Climate change unleashes interstate water wars

E&E News discusses how climate change has unleashed interstate water wars.

A looming Supreme Court showdown over water flows from the Pecos River may be the first in a rising swell of interstate water battles driven by climate change.

The justices had been set to hear Texas v. New Mexico, a dispute over floodwaters that overwhelmed the Pecos River in 2014 and 2015, last month, but the court bumped oral arguments to next term in light of the coronavirus pandemic.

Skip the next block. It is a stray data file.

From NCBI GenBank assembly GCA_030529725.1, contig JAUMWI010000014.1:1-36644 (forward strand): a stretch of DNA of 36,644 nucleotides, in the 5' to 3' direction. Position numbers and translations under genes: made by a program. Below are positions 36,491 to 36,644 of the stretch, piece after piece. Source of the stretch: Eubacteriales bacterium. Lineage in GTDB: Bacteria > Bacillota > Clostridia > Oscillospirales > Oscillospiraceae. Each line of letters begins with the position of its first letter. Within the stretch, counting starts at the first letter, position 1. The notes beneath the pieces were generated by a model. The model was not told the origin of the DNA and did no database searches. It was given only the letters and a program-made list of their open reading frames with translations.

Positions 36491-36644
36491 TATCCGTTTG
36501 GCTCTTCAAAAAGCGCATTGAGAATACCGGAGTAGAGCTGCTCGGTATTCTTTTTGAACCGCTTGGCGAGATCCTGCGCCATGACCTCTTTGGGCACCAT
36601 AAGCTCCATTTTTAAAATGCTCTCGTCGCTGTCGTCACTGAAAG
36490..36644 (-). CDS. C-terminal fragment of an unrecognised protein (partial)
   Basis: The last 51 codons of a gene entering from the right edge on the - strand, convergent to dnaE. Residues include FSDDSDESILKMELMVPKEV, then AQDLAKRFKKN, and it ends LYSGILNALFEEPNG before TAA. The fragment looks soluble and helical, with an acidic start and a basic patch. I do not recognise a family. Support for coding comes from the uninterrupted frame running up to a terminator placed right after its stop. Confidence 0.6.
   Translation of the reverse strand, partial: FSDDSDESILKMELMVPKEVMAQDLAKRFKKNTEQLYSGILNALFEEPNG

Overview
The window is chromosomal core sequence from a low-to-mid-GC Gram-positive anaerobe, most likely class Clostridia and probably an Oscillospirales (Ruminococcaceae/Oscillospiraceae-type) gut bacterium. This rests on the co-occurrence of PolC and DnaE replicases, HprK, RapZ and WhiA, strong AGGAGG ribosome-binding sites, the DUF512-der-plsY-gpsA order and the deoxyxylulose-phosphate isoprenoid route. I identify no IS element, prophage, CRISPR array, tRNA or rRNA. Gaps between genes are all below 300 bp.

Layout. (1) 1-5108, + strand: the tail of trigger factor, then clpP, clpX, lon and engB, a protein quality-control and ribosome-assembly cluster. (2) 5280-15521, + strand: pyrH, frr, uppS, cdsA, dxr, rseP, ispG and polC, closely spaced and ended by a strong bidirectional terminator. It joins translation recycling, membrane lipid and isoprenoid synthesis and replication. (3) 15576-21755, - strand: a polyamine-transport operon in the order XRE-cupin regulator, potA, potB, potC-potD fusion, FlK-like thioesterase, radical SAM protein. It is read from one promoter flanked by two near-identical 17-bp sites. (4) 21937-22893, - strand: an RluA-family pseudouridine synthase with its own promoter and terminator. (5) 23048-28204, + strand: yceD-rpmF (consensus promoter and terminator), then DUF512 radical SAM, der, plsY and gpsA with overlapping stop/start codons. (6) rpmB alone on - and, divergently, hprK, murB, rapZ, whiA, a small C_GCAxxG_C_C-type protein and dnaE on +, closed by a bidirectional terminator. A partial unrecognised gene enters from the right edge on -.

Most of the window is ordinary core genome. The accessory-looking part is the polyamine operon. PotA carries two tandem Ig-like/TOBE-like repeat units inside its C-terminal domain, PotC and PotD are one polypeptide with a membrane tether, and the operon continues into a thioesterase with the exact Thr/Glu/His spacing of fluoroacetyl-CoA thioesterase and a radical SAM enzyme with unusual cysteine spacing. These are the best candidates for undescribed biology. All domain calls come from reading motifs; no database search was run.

Several other battles between states over water from rivers and aquifers could also soon make it to the nation’s highest bench, said Beveridge & Diamond PC principal John Cruden to an audience during a recent conference hosted by the Environmental Law Institute and American Law Institute.

“Because of [climate change], we’re going to see more of these,” he said. “And they’re all going to be hard.”

“Special masters” appointed by the Supreme Court are mediating interstate brawls across the country over water from rivers that feed farms and fisheries.

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